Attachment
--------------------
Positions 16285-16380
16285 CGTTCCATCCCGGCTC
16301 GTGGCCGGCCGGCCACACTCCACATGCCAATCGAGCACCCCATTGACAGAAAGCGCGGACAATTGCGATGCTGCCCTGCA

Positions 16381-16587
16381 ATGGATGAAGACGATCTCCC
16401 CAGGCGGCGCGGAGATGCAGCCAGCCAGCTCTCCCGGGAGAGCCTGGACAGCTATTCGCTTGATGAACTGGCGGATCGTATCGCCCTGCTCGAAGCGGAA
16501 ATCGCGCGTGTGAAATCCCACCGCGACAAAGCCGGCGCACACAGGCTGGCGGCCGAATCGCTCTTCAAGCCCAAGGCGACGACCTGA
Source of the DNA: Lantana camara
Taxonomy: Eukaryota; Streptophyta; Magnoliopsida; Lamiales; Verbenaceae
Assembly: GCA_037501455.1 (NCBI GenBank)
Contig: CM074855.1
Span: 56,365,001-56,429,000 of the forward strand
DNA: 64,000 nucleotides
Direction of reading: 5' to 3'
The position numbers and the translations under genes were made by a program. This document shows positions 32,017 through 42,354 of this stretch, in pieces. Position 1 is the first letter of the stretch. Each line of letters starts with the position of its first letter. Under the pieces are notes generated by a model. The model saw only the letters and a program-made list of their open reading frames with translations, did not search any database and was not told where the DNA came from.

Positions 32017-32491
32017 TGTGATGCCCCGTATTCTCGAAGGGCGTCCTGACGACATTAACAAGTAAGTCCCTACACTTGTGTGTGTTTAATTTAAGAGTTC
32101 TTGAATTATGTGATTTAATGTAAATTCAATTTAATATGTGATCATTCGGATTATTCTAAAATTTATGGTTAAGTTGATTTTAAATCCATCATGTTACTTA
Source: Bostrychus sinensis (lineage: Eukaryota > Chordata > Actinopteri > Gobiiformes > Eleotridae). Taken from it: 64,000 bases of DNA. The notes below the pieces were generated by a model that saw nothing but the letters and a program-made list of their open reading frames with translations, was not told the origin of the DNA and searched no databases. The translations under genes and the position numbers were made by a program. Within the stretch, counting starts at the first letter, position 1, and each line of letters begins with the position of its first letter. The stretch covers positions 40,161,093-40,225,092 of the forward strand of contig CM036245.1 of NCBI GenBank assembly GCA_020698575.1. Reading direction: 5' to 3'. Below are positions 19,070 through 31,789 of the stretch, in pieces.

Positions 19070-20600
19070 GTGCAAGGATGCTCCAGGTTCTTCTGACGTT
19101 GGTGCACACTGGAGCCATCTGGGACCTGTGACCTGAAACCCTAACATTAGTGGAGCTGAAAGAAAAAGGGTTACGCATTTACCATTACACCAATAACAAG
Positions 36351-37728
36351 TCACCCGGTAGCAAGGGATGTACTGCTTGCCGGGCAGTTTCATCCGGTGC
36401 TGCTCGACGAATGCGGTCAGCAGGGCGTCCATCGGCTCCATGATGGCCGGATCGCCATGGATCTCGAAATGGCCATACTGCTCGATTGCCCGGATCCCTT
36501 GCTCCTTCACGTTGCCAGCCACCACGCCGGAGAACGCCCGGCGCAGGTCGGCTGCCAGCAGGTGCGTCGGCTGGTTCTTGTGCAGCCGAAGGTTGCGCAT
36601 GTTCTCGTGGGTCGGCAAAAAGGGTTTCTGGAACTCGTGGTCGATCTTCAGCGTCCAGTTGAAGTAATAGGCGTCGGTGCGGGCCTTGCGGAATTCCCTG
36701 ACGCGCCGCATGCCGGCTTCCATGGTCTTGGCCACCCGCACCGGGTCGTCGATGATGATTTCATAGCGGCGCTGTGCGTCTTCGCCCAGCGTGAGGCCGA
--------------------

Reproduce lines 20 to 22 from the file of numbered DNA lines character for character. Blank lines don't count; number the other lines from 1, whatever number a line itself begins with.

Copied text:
Positions 19070-20600
19070 GTGCAAGGATGCTCCAGGTTCTTCTGACGTT
19101 GGTGCACACTGGAGCCATCTGGGACCTGTGACCTGAAACCCTAACATTAGTGGAGCTGAAAGAAAAAGGGTTACGCATTTACCATTACACCAATAACAAG